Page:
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How to Avoid Digital Extortion

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In March 2018, the city of Atlanta, Georgia was the target of a massive cyber extortion.

The city recognized the attack on Thursday, March 22, 2018 and publicly acknowledged it was a ransomware attack targeting the city’s network.

The way it worked was attackers infected the city’s computer system with the SamSam malware and asked for a ransom of $50,000 worth of bitcoin.

After the city refused to pay the ransom, the attackers quickly took the payment portal offline and left the city to fend for itself.

The ransomware knocked out services such as warrant issuances, water requests, inmate processing, court fee payments and online bill-pay programs across multiple city departments.

In addition, Atlanta police officers were forced to handwrite their reports and it was discovered that years of Atlanta Police footage from officers’ patrol cars was lost and unrecoverable as a result of the incident.

The SamSam Ransomware used in the extortion differs from other ransomware in that it doesn’t rely on phishing, but rather utilizes a brute-force attack to guess weak passwords until a match is found.

In other words, it targets weaker IT infrastructures and servers. The ransomware has prominently been behind attacks on medical and government organizations since its discovery in 2016, with previous attacks on targets ranging from small towns such as Farmington, New Mexico to the Colorado Department of Transportation.

The scary thing is, this hack was the largest successful breach of security for a major American city by ransomware, affecting up to 6 million people.

In the days and months following the attack, the city of Atlanta cooperated with the FBI, Department of Homeland Security and Secret Service and hired security firms to investigate, with most of Atlanta’s city government computers remaining powered off for five days.

In response to this hack, Atlanta initially spent $2.7 million to hire security contractors in order to recover from the attack, but later estimates put the total amount closer to $9.5 million in costs.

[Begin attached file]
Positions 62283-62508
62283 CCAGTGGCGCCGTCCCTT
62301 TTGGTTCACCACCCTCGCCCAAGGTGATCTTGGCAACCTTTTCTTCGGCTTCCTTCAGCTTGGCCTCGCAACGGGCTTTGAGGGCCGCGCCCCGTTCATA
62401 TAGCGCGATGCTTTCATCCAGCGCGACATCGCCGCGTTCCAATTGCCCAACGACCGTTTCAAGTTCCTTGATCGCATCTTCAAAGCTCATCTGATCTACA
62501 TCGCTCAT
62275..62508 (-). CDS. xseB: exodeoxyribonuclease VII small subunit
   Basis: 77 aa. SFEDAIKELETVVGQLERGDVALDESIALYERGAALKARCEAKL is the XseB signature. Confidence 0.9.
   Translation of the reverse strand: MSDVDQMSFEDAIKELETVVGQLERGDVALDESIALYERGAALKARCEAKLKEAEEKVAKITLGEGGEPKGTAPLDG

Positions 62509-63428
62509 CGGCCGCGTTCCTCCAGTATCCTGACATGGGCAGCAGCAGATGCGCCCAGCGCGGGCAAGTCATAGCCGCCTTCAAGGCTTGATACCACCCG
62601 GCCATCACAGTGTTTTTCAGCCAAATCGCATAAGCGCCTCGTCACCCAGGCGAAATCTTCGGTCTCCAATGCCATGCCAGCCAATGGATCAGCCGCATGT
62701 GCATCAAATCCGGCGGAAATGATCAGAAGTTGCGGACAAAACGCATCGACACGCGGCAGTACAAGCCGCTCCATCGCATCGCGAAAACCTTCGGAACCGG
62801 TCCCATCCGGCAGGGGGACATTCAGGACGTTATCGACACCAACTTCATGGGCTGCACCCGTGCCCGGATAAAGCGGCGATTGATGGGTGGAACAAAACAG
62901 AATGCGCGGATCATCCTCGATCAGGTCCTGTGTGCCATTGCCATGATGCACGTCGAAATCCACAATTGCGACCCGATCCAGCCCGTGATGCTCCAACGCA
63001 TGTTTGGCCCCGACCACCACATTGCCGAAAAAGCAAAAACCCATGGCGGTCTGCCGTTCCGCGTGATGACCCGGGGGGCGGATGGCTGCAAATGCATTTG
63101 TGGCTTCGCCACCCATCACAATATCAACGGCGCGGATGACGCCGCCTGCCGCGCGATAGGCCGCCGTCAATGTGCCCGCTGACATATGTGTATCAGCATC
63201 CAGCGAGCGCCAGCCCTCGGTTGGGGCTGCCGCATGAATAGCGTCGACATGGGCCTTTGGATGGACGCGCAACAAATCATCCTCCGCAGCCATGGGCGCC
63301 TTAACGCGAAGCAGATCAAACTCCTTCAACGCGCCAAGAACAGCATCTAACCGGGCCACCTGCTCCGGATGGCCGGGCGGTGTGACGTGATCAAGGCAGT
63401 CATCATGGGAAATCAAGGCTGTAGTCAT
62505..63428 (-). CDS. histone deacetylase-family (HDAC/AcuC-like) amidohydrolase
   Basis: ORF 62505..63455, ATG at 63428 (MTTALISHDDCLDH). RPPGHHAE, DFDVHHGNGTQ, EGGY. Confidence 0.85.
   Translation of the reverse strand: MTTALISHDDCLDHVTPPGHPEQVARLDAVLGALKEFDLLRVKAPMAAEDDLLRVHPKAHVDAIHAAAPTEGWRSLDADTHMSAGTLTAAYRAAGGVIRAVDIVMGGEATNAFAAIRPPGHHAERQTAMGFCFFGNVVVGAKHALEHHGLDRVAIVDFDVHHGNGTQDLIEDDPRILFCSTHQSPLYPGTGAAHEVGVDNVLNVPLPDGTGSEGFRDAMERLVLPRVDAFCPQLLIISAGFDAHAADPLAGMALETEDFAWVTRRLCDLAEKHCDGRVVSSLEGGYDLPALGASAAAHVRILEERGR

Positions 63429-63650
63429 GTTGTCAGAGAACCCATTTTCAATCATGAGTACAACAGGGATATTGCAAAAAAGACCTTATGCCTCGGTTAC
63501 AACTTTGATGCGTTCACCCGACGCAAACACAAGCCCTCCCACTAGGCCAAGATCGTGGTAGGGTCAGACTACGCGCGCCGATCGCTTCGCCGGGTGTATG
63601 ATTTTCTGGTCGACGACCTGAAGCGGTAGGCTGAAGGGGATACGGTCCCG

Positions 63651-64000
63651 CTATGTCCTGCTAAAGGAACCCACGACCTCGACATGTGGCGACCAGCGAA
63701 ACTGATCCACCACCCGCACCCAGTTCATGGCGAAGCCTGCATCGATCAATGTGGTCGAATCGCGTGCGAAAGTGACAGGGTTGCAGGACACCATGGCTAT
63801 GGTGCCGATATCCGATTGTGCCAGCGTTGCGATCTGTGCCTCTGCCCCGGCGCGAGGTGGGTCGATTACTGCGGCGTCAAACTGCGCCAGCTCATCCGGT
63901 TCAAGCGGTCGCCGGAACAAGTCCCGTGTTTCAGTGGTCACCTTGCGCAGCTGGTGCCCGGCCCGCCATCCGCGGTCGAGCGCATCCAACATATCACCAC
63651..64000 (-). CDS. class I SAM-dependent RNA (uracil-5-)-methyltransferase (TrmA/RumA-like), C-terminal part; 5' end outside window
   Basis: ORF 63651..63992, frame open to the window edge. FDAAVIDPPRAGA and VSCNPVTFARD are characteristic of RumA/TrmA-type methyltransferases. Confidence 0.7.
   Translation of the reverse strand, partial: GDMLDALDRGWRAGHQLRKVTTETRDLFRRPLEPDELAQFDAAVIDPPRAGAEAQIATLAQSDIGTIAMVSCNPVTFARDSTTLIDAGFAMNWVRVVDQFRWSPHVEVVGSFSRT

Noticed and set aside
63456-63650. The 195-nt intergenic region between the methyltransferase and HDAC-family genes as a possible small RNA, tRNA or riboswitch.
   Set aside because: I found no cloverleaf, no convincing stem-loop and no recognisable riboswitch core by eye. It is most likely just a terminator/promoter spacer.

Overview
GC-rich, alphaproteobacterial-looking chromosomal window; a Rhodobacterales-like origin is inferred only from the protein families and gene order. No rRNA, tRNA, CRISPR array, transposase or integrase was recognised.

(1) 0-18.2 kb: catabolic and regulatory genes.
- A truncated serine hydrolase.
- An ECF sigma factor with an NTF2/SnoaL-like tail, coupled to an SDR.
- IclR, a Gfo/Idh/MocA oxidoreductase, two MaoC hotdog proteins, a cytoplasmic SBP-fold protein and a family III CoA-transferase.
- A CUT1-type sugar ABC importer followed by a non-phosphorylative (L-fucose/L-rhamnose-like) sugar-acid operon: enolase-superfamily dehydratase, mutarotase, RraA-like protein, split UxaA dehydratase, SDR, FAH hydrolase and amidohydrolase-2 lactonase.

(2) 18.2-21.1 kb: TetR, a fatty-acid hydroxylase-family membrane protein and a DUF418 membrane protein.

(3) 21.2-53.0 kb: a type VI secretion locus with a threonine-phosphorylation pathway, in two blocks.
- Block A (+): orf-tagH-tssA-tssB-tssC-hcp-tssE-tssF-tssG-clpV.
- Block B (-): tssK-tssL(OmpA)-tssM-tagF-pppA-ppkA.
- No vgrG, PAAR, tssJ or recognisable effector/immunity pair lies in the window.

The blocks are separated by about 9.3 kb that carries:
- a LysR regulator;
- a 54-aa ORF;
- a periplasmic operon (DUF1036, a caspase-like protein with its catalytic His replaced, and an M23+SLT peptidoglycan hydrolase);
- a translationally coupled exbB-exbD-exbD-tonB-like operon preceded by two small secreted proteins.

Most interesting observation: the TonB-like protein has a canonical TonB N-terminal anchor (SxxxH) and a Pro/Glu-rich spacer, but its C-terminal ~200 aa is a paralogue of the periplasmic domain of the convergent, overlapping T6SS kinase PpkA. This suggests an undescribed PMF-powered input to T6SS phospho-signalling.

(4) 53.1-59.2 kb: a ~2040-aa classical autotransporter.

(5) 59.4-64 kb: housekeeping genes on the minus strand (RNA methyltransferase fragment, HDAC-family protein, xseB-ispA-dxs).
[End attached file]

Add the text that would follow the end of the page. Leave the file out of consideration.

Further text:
On November 26, 2018, the Department of Justice indicted two Iranian hackers for the attack, charging that Faramarz Shahi Savandi and Mohammad Mehdi Shah Mansouri were part of the SamSam group and created the Ransomware.

The reality is, digital extortion has evolved into the most successful criminal business model in the current age of computer dependency.

Considering this growing threat, here are some tips you can use to help you stay safe and prevent this from happening to you.

Never respond. Digital extortion can come in many forms from a cyber attack to someone simply e-mailing you saying they’re going to post a compromising picture of you.

The reality is, whether you receive a text, phone call, or e-mail with an extortion demand, you should never respond.

Instead, you should immediately contact your local police and seek their advice as far as contacting the FBI. In addition to ignoring their contact, never negotiate or pay any ransom.

This will only lead to further demands and attempts to get money from you. You have to resist the urge to communicate with the attackers.

Don’t share compromising pictures/e-mails/texts. This one is common sense, but most people don’t have it.

Just think of the number of celebrities that have had naked pictures exposed to the world. If you are going to text or email something inappropriate to another person, you’ve got to be prepared for the whole world to see it.

Frankly, all it takes is one picture or one message falling into the wrong hands and you could become a major target for extortion.

Consider insurance. If you’re a business owner or are the face of your company such as a doctor or lawyer, you might want to check out extortion insurance.

Many insurance companies offer different options that will cover extortion, cyber attacks, and ransom demands.

One of the better-known companies that offer this coverage is AIG and the costs will depend on the type of coverage you want.

As I mentioned, these days you need to act like every text, e-mail, or data stored electronically could potentially be exposed for the entire world to see.

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